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Congratulations are in order, kind of, for a few exemplary researchers and one massive multinational corporation.

This year's Ig Nobel awards — the rather-less-noble-than-the-Nobel awards for "improbable" research and accomplishments — were announced Thursday night.

The honorees included a man who lived as a goat, a man who lived as a badger, a man who put tiny pants on rats and tracked their sex lives, a team who investigated the personalities of rocks, and Volkswagen.

Take a look at this video:

If a word is spelled correctly, the pigeon has been taught to peck at the word. If it's spelled incorrectly, the pigeon is supposed to peck at the star. When it gets it right, the machine hands it some food.

A group of researchers from New Zealand were able to train four pigeons to consistently — with 70 percent accuracy — recognize dozens of words. The smartest pigeon learned about 60 words that it could distinguish from about 1,000 nonwords.

A rare genetic disorder is helping scientists understand our mysterious ability to sense where we are in space, known as proprioception.

This "sixth sense" is what dancers and gymnasts rely on to tell them the exact position of their body and limbs at every moment. It also tells them how much force each muscle is exerting.

A mysterious glowing "blob" in outer space has puzzled astronomers for more than 15 years. Now, a team of researchers says it has uncovered the secret behind the blob's eerie light.

The blob was first spotted back in the late 1990s by Chuck Steidel, an astronomer at Caltech, and some colleagues. They were observing a bunch of galaxies in the distant reaches of the universe, he recalls, "but we also saw these big blotchy things."

No chemical used by farmers, it seems, gets more attention than glyphosate, also known by its trade name, Roundup. That's mainly because it is a cornerstone of the shift to genetically modified crops, many of which have been modified to tolerate glyphosate. This, in turn, persuaded farmers to rely on this chemical for easy control of their weeds. (Easy, at least, until weeds evolved to become immune to glyphosate, but that's a different story.)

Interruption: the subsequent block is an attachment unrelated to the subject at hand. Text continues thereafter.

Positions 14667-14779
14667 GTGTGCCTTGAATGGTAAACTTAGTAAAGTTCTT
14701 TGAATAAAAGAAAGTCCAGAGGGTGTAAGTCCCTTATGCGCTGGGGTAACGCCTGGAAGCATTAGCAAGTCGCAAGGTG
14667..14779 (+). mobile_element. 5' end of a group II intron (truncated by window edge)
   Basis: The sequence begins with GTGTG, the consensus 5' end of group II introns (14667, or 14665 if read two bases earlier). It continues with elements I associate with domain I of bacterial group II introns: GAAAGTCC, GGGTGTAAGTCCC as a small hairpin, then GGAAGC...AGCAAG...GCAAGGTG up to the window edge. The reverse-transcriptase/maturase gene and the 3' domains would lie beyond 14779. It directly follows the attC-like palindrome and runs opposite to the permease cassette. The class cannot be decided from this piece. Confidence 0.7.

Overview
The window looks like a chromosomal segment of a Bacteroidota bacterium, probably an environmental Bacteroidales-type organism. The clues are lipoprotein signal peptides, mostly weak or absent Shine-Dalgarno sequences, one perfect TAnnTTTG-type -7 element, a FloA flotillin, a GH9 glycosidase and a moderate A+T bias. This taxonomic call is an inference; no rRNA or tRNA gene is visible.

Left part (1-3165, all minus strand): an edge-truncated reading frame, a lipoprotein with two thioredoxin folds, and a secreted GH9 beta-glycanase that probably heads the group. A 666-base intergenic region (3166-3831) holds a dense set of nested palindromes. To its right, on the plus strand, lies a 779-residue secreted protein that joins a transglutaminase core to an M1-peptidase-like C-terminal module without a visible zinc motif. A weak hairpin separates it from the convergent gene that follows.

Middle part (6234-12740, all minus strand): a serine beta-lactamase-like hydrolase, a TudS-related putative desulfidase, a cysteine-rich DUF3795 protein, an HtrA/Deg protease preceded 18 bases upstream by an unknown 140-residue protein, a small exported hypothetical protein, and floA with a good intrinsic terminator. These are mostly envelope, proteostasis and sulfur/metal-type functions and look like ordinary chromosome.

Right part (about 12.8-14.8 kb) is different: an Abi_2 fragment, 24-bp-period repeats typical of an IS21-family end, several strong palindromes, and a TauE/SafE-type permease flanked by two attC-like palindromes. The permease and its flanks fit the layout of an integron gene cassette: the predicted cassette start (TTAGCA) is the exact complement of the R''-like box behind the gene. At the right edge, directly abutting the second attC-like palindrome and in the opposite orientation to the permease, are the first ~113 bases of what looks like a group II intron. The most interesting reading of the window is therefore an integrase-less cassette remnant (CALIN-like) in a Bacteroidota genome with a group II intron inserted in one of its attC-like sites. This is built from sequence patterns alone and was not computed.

Vampire bats are thirsty creatures. And they drink only one beverage: mammalian blood.

Each night, they hop on the ground, crawl up to an unsuspecting victim and latch onto its ankle.

Then the little critters use razor-sharp incisors to slice a deep, tiny wound into a victim's skin. As blood flows out of the wound, the bat laps it up — about a tablespoon per bite.

Most of the time, these bites are harmless – if not a bit uncomfortable. But if the bat carries rabies, a quick nip can be deadly.

NASA sent a robotic spacecraft from Florida out to an asteroid Thursday, but that's not the only asteroid mission the space agency has in the works.

A rocket set to take off Thursday evening from Cape Canaveral, Fla., is part of a mission by NASA and the University of Arizona to send a robot to an asteroid. The goal: Bring back ancient dust.

The asteroid is called Bennu, and it's basically a giant rubble pile, shaped something like a spinning top. But it's a very special rubble pile. Scientists believe it has been moving through space untouched for about 4.5 billion years, making it a time capsule from when our solar system was just starting to form.

How A Dog In An MRI Scanner Is Like Your Grandma At A Disco

Sep 8, 2016

Dogs can be trained to do a multitude of tasks. Most can learn to sit, lie and stay; others can guide the blind, rescue the injured and maybe even detect cancer. But the hardest thing of all might be to train them to do nothing. Stop scratching. Don't wag your tail. Don't drool. Don't even lick your chops.